Training Consistency Kills…Your Triathlon Competition

Treadmill Runner

Time to Get the Work Done This Winter!

Sometimes the simplest solution is the most effective one.

It’s that time of year when Kona is done, New Year’s resolutions are several weeks away..and candy and food abound. For most endurance athletes, this is training and racing purgatory.

Manage your focus poorly here, and you’ll enter next season well behind your season goals.

Hit things too hard and your 2016 is likely to end prematurely in a spectacular crash and burn.

The hard part is that there is no single “right path” despite what you read in all the magazines. There is no perfect brick or run workout.

The triathlon gods have no training secrets. 

The one advantage the triathlon gods had over all of us contemporary athletes is less distractions. Less technology. Fewer commitments. They just trained. A lot. Frequently.

Sure my training is good, but it would be better if I could only do what that fast guy/gal is doing.

This external focus on what other folks are doing has a direct impact on how we train ourselves, the extreme examples of folks caught in this catch-22 simply float from group workout to group workout doing what everyone else is doing. They are also the folks who get fired up every single month at the latest research into training…which only lasts until the next article comes out.

Most folks are missing out on one of the biggest triathlon training related hacks I can think of – of all time – is consistency.

There is no one great workout or session that will lead to your success. Success in the triathlon space has much more to do with “total time worked out” over a window of time than it does with any specific “unit of time worked out.”

In other words, it’s not what you did yesterday or might do tomorrow for a workout…it’s what you’ve been doing for the last few years.

This doesn’t mean that you need to go out an try to make up for year’s of procrastination in the next six months to be successful. That is one of the huge fallacies of triathlon training – particularly for beginners – that more is better. For newbies, more training tends to translate into more burn-out, more injuries, and more junk miles.

The Most Effective Training Schedule is One You Can Actually Complete

Folks who work out less often feel like they are are missing out. It’s hard when everyone else rides another two hours in January and you hop off your trainer after 75 minutes. I get emails all winter long from my athletes telling me: “This plan is too easy; there’s not enough work here.”

You are missing the last two hours of the Lord of the Rings movie that everyone else is watching. You are missing out on that massive mental and physical plateau that will hit mid-season, crippling any attempts at reaching peak fitness.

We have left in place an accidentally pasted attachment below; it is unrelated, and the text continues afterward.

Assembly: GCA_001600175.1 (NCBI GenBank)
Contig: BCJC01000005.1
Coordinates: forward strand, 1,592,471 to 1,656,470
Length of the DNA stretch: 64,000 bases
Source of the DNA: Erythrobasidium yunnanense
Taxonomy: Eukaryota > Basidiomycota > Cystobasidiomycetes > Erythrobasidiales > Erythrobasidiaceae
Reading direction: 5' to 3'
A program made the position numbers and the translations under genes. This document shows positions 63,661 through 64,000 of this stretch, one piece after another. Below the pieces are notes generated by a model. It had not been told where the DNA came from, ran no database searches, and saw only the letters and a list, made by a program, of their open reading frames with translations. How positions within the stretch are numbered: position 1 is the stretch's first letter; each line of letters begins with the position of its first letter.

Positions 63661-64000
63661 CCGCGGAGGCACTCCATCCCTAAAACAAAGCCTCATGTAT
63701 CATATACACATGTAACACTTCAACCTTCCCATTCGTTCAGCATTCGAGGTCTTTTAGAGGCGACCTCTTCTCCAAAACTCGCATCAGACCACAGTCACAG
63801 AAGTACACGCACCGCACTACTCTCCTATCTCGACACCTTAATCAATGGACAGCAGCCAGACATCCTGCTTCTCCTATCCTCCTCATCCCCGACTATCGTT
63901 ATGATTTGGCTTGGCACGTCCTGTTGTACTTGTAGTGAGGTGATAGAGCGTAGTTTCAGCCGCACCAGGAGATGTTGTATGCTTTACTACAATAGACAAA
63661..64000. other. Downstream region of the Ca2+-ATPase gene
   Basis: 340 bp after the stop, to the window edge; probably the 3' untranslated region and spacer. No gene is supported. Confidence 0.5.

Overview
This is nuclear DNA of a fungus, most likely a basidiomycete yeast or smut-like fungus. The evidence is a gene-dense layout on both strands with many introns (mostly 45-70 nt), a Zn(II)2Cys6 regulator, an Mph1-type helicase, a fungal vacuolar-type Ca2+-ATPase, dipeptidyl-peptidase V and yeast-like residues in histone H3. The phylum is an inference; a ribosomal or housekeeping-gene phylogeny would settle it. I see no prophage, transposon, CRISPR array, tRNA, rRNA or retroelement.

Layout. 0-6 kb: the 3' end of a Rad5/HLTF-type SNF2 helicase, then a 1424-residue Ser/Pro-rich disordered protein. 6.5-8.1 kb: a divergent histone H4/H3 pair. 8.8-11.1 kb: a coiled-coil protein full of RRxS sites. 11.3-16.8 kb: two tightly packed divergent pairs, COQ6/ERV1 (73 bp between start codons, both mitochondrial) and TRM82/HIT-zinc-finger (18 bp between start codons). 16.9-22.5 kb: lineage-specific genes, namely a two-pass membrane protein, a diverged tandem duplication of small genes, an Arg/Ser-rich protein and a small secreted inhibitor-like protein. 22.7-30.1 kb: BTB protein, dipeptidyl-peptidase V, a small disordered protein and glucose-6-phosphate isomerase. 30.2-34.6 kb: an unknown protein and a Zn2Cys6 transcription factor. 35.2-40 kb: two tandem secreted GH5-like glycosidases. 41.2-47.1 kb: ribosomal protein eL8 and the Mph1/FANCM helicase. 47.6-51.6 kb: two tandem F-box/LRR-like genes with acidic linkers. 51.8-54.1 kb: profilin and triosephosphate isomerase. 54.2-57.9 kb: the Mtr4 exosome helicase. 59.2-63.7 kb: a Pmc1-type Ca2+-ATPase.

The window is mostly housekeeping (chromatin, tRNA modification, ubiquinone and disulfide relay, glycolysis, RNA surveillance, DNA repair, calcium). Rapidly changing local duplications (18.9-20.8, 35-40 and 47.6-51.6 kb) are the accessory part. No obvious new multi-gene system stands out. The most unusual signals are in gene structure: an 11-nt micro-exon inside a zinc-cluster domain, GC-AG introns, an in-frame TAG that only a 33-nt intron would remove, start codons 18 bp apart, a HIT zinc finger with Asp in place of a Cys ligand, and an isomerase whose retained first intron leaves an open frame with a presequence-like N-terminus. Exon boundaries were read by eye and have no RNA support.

You are missing out on burning out.

One of the core tenets of the Endurance Nation OutSeason® is a training schedule that is appropriate…not only for your life and your priorities, but for your training as well. And in most cases, six to eight hours of training a week is a fantastic winter baseline from which you can achieve success.

Since success here is defined as your ability to complete workouts consecutively, it makes sense to kick off season in a manner that allows you to build this type of positive momentum.

As to the rest of your year, your training will evolve to include a more diverse set of workouts across a bigger window training time. But since you just came off phase like that at the end of last season, it makes no sense to continue pushing the envelope when there’s no real discernible benefit.

Create & Follow A Basic Training Week

Inside Endurance Nation we have built the OutSeason® Training Plan as our best case scenario for your winter training. Our focus on run durability and increased bike strength through a series of manageable workouts that operate on a fixed schedule is the ideal starting point.

You can learn more about the OutSeason® Training Plans and create your free trial to the team here:

But if joining the team isn’t in your future, you can still benefit from creating a basic week that allows you to hit fundamental benchmarks across the winter. If you can avoid the dip in training that usually accompanies this part of our season, you are guaranteed to enter next year poised to improve.

Instead of focusing your energy on finding that one special workout, we focus to identify the perfect week – and you will never look back.

Happy winter training, and remember: less is more!

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Coach P

All stories by: Coach P

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